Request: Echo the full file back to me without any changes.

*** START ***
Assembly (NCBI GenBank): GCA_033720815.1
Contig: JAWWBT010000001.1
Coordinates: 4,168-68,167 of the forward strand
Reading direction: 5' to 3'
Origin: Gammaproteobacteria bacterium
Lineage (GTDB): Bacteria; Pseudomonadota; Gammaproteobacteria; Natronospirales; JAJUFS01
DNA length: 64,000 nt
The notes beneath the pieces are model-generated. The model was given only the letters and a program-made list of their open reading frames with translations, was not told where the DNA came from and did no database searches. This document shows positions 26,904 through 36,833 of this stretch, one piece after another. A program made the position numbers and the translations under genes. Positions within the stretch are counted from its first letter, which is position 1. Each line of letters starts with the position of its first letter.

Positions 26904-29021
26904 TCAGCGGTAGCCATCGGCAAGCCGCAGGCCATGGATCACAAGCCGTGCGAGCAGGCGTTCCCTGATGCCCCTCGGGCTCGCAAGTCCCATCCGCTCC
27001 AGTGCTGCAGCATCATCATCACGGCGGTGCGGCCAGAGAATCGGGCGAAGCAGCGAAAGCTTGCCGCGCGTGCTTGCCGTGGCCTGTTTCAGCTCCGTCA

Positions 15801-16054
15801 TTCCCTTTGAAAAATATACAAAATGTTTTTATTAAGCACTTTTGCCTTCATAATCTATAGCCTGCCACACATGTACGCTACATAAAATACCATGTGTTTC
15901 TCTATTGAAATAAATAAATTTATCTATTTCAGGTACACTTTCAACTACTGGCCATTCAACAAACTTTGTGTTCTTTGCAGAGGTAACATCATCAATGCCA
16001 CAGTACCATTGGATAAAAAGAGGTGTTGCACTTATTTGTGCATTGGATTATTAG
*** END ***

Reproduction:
Assembly (NCBI GenBank): GCA_033720815.1
Contig: JAWWBT010000001.1
Coordinates: 4,168-68,167 of the forward strand
Reading direction: 5' to 3'
Origin: Gammaproteobacteria bacterium
Lineage (GTDB): Bacteria; Pseudomonadota; Gammaproteobacteria; Natronospirales; JAJUFS01
DNA length: 64,000 nt
The notes beneath the pieces are model-generated. The model was given only the letters and a program-made list of their open reading frames with translations, was not told where the DNA came from and did no database searches. This document shows positions 26,904 through 36,833 of this stretch, one piece after another. A program made the position numbers and the translations under genes. Positions within the stretch are counted from its first letter, which is position 1. Each line of letters starts with the position of its first letter.

Positions 26904-29021
26904 TCAGCGGTAGCCATCGGCAAGCCGCAGGCCATGGATCACAAGCCGTGCGAGCAGGCGTTCCCTGATGCCCCTCGGGCTCGCAAGTCCCATCCGCTCC
27001 AGTGCTGCAGCATCATCATCACGGCGGTGCGGCCAGAGAATCGGGCGAAGCAGCGAAAGCTTGCCGCGCGTGCTTGCCGTGGCCTGTTTCAGCTCCGTCA

Positions 15801-16054
15801 TTCCCTTTGAAAAATATACAAAATGTTTTTATTAAGCACTTTTGCCTTCATAATCTATAGCCTGCCACACATGTACGCTACATAAAATACCATGTGTTTC
15901 TCTATTGAAATAAATAAATTTATCTATTTCAGGTACACTTTCAACTACTGGCCATTCAACAAACTTTGTGTTCTTTGCAGAGGTAACATCATCAATGCCA
16001 CAGTACCATTGGATAAAAAGAGGTGTTGCACTTATTTGTGCATTGGATTATTAG